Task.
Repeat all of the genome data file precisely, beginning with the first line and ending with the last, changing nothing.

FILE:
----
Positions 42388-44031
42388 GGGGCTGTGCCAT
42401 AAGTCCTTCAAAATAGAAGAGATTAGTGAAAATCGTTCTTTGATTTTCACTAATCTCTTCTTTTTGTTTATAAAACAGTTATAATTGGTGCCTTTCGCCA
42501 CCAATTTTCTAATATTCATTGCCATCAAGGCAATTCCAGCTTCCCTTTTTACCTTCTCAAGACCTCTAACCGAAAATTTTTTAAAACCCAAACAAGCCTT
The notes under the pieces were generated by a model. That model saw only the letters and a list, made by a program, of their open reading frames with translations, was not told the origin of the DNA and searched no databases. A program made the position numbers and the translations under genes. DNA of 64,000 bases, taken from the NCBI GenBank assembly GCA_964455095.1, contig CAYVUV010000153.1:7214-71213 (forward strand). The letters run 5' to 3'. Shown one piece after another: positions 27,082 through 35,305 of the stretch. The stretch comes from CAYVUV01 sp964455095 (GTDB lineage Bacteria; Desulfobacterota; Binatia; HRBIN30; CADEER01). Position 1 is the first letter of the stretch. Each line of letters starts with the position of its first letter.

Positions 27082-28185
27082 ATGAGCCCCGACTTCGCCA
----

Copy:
Positions 42388-44031
42388 GGGGCTGTGCCAT
42401 AAGTCCTTCAAAATAGAAGAGATTAGTGAAAATCGTTCTTTGATTTTCACTAATCTCTTCTTTTTGTTTATAAAACAGTTATAATTGGTGCCTTTCGCCA
42501 CCAATTTTCTAATATTCATTGCCATCAAGGCAATTCCAGCTTCCCTTTTTACCTTCTCAAGACCTCTAACCGAAAATTTTTTAAAACCCAAACAAGCCTT
The notes under the pieces were generated by a model. That model saw only the letters and a list, made by a program, of their open reading frames with translations, was not told the origin of the DNA and searched no databases. A program made the position numbers and the translations under genes. DNA of 64,000 bases, taken from the NCBI GenBank assembly GCA_964455095.1, contig CAYVUV010000153.1:7214-71213 (forward strand). The letters run 5' to 3'. Shown one piece after another: positions 27,082 through 35,305 of the stretch. The stretch comes from CAYVUV01 sp964455095 (GTDB lineage Bacteria; Desulfobacterota; Binatia; HRBIN30; CADEER01). Position 1 is the first letter of the stretch. Each line of letters starts with the position of its first letter.

Positions 27082-28185
27082 ATGAGCCCCGACTTCGCCA